As you all might know, the Northeast isn’t too fond of Wal-Mart. Furthermore, they are less fond of putting Wal-Mart Supercenters every 4 miles around the neighborhoods. As a result, the nearest Wal-Mart Supercenter is 10 miles south (so about 30 min in the Northeast traffic) as opposed to in Virginia and Arkansas where I last lived, where there were two Supercenters within 3 mi of my house. Irregardless of your opinion of Wal-Mart, the store, because of its influence, can be the source of some interesting comparisons.
So, with the Wal-Mart Supercenter 30 minutes away from my house, I have been going to the local grocery stores (Genuardis, Giant, Weigmans, etc) to get my food, and just going to the local regular Wal-Mart for household items.
However, tonight, I decided to give Aldi a try. They have a store that is only 2 minutes from my house, and I hadn’t been to one since sophomore year of college.
When I arrived, I quickly realized that I was totally unprepared because everything about the store translates to savings for the consumer.
First, when you park in the parking lot, you notice that there are no stray shopping baskets taking up spaces. Why is this? Because you have to place a quarter deposit in to the shopping basket in order to get a shopping cart. You get the quarter back when you return the cart, but this very act eliminates numerous jobs that are occupied at all other grocery stores and Wal-Marts across the country. Genius!
Second, at the entrance, it says in big bold print that they don’t accept credit cards or checks!!! haha Amazing! However, they do accept debit cards or cash. This just further decreases their expenses.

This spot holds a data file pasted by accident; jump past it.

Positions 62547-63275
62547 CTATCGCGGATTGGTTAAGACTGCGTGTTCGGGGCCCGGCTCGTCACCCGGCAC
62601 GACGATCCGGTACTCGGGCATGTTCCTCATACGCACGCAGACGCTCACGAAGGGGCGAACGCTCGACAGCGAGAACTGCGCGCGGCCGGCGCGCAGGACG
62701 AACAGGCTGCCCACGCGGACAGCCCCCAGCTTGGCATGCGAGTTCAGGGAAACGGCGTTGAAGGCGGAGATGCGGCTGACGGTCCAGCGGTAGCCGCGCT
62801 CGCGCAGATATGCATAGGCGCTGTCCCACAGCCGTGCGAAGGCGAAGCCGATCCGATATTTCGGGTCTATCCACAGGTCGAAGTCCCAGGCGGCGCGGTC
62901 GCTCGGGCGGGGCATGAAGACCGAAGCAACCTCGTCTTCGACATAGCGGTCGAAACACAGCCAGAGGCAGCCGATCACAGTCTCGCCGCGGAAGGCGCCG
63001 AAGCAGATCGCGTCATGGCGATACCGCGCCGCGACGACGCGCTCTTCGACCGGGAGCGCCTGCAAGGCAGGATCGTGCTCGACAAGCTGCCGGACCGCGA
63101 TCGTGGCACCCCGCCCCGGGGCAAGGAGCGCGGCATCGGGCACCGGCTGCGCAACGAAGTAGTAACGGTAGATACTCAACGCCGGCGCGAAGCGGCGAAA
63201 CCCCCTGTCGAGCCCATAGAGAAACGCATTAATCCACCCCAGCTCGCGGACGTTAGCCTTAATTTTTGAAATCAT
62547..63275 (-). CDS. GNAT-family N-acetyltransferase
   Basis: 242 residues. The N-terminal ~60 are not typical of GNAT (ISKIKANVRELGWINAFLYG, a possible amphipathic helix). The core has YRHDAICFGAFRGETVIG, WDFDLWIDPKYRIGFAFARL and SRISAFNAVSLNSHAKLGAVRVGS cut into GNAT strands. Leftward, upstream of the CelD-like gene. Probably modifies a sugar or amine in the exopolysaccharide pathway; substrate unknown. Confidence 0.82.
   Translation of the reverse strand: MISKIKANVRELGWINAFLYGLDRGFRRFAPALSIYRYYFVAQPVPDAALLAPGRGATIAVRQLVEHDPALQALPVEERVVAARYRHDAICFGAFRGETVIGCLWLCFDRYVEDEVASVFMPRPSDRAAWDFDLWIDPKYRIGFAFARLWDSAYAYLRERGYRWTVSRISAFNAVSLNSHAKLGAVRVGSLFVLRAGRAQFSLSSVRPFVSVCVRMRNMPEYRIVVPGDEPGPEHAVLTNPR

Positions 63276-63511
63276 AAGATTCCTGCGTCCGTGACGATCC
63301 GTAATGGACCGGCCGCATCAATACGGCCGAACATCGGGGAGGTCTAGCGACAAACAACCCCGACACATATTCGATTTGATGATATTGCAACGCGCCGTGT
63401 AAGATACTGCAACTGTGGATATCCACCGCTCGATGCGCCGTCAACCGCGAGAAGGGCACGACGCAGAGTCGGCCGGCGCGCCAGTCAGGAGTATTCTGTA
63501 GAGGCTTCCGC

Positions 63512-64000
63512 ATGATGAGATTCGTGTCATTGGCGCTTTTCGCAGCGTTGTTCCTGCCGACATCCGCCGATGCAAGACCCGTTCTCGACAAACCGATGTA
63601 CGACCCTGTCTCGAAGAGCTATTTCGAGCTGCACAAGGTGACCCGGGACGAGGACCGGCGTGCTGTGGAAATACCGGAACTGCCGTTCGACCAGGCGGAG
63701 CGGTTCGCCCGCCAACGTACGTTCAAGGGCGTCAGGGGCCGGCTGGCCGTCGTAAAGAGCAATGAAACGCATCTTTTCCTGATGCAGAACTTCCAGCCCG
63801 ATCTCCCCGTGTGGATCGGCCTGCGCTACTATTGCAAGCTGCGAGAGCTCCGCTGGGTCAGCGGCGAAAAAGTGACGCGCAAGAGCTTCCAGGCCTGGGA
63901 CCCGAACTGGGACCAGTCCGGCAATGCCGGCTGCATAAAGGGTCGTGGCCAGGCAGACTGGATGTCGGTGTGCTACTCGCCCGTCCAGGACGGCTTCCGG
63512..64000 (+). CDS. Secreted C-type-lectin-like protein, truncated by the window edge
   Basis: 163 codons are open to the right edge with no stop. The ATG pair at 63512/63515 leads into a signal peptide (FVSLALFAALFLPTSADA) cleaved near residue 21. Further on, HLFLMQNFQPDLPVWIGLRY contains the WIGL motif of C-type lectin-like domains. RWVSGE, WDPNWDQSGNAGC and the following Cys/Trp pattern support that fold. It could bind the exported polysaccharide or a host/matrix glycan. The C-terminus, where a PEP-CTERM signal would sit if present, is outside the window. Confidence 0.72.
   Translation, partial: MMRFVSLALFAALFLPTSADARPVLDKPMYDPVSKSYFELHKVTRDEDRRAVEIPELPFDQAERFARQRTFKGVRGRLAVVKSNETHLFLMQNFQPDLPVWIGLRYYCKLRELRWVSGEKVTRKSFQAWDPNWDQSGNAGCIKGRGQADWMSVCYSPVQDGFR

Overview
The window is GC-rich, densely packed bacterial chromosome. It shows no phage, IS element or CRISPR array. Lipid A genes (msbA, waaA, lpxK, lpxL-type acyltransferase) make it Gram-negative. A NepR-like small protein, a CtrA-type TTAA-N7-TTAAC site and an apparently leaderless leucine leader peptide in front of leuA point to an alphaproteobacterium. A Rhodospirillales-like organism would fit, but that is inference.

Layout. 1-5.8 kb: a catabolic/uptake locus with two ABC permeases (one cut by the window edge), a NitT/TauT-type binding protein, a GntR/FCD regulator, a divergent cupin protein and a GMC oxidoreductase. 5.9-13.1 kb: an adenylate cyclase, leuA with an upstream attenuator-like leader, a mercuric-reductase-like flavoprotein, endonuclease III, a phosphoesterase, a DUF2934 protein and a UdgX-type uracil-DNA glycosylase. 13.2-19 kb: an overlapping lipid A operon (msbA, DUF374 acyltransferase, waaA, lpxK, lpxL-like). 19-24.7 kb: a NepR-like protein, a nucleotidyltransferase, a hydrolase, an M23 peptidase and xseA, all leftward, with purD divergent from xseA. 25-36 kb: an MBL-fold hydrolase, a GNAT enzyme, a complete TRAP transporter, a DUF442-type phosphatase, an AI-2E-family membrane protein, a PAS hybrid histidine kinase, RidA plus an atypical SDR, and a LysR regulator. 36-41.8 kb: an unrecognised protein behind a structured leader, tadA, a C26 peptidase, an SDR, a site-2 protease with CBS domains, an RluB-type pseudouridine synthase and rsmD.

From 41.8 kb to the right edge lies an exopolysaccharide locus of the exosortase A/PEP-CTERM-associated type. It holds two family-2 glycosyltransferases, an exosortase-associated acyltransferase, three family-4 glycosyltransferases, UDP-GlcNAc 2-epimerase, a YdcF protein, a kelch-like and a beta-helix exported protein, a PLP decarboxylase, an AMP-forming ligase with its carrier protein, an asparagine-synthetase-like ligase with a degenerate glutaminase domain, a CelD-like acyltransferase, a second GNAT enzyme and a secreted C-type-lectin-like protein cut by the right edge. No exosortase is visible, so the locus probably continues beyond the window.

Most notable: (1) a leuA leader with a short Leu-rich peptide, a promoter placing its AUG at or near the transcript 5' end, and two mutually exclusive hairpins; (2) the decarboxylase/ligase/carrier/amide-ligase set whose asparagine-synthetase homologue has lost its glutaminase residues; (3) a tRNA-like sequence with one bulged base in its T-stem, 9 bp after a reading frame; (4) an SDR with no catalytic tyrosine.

Third, there are no shelves in the store. The goods/products are merely stacked in the boxes they arrive on. What does this mean? You got it. You don’t need a Wal-Mart representative whose sole job is dedicated to negotiating where the Pringles can will sit on the shelf. Genius!
Fourth, Aldi almost absolutely (with only a few minor exceptions) sells their private label that they themselves distribute. This would be the same if you could imagine Wal-Mart only selling their Great Value label. Genius!
Fifth – the number of employees. The entire time I was there, I only saw one Aldi employee, and that was the one guy checking people out.
Sixth, Aldi doesn’t refrigerate items that don’t need to be refrigerated (This includes certain lettuce and other vegetables that don’t need to be kept cool).
Seventh – the check out process. Like I said before, you can’t use a credit card, which further cuts down Aldi’s costs. Next, you have to purchase your own bags or bring your own. Finally, the cashier does not bag or containerize your items. You have to do that yourself.
So, with all these potential areas for savings, how does Aldi stack up? Well, according to the article at the link below, they are 29% cheaper than Wal-Mart and 86% cheaper than the local grocery stores. I now believe this, having taken a trip there.
Grocery Price Comparison Article
The following is an excerpt from the article – “Here is where Aldi really shines, with rock bottom prices even cheaper than Walmart’s store brands. Nearly 29% cheaper than Walmart and 32.5% less than Target. The two supermarkets were 86% and 76.3% more expensive on these private label products than Aldi.”
Looking over my receipt today, here are several of the purchases that amazed me the most:
- 10 lbs of potatoes – $2.50
- Tropical Fruit Salad – $0.79 – I know this is $1.00 or more at Wal-Mart
- 5 lbs of lasagna – $2.69 – wow!
- 4 lbs of fuji apples for $3.12
Given the evidence, what’s the bottom line?
Aldi definitely saves you money if you are willing to work a little extra for your groceries and pass up getting “name brand” items. However, in a tough economy, it just might be the thing to do!
Keep on learning!
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